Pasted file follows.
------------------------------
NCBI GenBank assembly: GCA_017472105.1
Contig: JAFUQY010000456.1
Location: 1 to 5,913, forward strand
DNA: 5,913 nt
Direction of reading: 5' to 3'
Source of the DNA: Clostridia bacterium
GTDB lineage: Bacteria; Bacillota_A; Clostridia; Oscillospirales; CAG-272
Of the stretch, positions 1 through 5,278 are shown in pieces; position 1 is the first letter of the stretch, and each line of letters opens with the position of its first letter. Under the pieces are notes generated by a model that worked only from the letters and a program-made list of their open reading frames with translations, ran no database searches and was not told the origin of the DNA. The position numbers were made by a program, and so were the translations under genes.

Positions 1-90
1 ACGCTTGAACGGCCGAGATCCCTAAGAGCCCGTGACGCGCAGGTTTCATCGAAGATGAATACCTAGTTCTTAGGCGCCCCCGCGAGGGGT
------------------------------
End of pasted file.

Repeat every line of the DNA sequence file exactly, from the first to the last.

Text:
NCBI GenBank assembly: GCA_017472105.1
Contig: JAFUQY010000456.1
Location: 1 to 5,913, forward strand
DNA: 5,913 nt
Direction of reading: 5' to 3'
Source of the DNA: Clostridia bacterium
GTDB lineage: Bacteria; Bacillota_A; Clostridia; Oscillospirales; CAG-272
Of the stretch, positions 1 through 5,278 are shown in pieces; position 1 is the first letter of the stretch, and each line of letters opens with the position of its first letter. Under the pieces are notes generated by a model that worked only from the letters and a program-made list of their open reading frames with translations, ran no database searches and was not told the origin of the DNA. The position numbers were made by a program, and so were the translations under genes.

Positions 1-90
1 ACGCTTGAACGGCCGAGATCCCTAAGAGCCCGTGACGCGCAGGTTTCATCGAAGATGAATACCTAGTTCTTAGGCGCCCCCGCGAGGGGT